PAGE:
Jonny Benjamin, who was diagnosed with schizoaffective disorder in his early 20s and became a YouTube sensation after setting up his own channel on the site documenting his experiences of mental illness, has become the inaugural winner of the Janey Antoniou Award.
Thousands of people from across the world now watch Jonny’s videos, which explore themes such as the myths and misconceptions around mental illness and recovery. His success with his YouTube channel also led to him being selected by BBC3 to present the documentary Failed by the NHS.
Benjamin is the first winner of the annual Janey Antoniou Award, which was set up by Rethink Mental Illness this year. The award is named after a former employee of the charity [pictured], who was a well-known mental health campaigner and researcher and contributor for Mental Health Today, who died in 2010. Jonny will receive a prize of £1,000 from Janey’s family.
“I’m really honoured and very, very touched,” Benjamin said. “To be considered for it was amazing but to win it is overwhelming. I don’t do what I do to get awards, I do it to stop people going through what I did in silence, but of course it’s fantastic to get recognised.
“I’m going to continue making my videos and encouraging others to talk about their mental health. I know that a lot of people are reluctant to get help, and a lot of that is because of stigma. But the only way we’ll get rid of stigma is if we are more open and talk about mental illness. There is no shame or embarrassment in it. These are human experiences.”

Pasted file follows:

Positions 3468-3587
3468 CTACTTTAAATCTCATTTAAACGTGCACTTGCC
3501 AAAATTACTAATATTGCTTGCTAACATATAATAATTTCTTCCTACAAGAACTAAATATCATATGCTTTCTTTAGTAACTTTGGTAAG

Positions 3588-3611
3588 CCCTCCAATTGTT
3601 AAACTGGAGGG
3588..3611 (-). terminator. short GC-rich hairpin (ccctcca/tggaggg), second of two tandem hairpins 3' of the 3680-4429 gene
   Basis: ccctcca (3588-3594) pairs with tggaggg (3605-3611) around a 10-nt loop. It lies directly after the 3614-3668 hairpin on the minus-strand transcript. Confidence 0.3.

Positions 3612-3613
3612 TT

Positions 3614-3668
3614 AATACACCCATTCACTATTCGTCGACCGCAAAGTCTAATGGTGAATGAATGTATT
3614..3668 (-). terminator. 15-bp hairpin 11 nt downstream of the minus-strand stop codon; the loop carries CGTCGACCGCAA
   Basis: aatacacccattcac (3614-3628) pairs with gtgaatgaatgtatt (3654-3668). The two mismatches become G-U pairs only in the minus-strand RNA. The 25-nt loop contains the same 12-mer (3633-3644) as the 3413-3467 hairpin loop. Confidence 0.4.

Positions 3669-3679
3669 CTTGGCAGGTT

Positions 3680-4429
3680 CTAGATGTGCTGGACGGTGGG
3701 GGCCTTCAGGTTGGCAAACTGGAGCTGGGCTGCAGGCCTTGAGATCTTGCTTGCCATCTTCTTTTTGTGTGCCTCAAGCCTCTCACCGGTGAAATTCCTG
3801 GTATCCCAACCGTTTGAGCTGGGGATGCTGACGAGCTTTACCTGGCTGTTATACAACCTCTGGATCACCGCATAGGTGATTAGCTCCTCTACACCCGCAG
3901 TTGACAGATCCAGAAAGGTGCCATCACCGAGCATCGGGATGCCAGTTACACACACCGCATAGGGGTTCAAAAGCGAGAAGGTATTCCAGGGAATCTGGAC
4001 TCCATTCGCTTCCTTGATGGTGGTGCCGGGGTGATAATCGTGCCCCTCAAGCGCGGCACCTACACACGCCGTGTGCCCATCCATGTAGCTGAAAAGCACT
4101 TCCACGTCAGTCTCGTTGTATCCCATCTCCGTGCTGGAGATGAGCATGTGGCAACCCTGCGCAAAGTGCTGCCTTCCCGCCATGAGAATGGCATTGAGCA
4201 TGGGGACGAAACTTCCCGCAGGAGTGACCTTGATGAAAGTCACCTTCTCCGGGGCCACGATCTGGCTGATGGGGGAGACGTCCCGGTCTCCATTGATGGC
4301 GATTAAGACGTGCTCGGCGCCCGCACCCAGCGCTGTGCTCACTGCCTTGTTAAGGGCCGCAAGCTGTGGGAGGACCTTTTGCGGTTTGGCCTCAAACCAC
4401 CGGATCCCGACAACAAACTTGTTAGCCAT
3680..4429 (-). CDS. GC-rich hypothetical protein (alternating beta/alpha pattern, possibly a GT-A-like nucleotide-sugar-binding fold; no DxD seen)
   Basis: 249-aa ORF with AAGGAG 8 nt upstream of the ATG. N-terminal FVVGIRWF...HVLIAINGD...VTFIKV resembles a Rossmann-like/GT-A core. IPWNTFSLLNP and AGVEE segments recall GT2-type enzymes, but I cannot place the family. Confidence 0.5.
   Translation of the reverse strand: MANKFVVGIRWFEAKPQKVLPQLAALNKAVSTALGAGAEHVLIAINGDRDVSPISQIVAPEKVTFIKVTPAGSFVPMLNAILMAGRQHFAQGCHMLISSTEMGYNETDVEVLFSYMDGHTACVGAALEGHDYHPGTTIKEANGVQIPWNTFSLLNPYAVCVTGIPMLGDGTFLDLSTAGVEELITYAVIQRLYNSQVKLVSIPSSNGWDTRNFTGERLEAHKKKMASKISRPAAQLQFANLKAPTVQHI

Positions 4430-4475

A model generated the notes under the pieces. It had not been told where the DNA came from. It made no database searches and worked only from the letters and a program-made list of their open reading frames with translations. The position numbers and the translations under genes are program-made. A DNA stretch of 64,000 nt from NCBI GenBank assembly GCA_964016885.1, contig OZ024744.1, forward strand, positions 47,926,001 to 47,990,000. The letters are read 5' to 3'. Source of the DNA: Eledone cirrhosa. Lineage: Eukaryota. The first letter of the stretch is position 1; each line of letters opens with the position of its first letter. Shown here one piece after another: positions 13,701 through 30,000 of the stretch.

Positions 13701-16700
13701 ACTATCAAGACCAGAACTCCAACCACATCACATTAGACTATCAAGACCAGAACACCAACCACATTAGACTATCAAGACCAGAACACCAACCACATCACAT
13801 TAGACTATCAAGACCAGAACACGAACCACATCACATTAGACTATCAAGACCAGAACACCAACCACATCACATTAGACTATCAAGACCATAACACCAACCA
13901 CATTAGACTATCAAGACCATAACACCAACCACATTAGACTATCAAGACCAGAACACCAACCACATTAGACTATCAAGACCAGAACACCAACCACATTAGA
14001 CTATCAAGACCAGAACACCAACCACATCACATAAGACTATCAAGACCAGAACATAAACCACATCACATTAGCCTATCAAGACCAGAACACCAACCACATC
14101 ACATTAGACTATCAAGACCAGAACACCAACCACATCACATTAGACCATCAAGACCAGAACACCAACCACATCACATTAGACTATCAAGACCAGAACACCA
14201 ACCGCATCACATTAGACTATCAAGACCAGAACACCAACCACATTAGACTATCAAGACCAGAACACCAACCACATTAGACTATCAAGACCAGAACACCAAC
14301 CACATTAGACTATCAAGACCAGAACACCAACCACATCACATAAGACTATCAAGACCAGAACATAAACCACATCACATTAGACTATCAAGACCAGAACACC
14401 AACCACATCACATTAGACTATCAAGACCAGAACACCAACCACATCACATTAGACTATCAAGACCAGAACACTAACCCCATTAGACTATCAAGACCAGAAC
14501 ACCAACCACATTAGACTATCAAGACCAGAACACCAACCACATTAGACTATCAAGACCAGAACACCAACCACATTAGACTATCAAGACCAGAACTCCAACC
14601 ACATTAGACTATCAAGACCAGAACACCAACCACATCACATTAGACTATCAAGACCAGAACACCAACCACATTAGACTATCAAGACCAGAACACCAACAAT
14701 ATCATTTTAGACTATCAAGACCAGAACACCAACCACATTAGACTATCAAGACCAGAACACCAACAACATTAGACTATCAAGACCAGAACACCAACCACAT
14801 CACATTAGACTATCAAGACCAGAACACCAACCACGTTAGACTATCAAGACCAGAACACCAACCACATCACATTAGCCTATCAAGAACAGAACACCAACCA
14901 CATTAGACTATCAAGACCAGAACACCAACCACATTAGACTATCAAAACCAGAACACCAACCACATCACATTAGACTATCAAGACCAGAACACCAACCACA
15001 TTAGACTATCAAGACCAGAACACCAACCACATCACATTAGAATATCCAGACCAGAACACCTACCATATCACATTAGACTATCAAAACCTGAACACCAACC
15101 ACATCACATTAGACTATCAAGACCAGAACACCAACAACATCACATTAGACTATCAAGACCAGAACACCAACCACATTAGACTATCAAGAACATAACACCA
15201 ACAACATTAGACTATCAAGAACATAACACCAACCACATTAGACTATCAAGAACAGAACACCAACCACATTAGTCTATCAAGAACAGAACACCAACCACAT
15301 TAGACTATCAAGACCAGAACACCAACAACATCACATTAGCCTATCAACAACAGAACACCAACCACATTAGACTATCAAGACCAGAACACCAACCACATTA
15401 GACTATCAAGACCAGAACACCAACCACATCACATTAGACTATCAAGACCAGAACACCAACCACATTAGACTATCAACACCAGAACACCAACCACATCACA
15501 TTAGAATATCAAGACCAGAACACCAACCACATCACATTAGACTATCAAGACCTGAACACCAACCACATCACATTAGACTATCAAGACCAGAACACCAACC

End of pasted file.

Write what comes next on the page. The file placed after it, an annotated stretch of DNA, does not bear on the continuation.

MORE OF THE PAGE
Janey’s husband, Michael Antoniou, said: “My late wife Janey was a remarkable person who devoted her life to educating others about the realities of living with mental illness. I’m so pleased to be giving Jonny this award to celebrate her memory and recognise how he is helping people just like Janey did.”
Paul Jenkins, CEO of Rethink Mental Illness , added: “Jonny has made an exceptional contribution to the battle against mental health stigma. His videos are honest, thought provoking and very powerful. It just goes to show what a huge impact one person can have when they are willing to speak out and challenge stereotypes.”
Benjamin will also be an ambassador for the first Schizophrenia Awareness Week, which starts on Monday, November 11.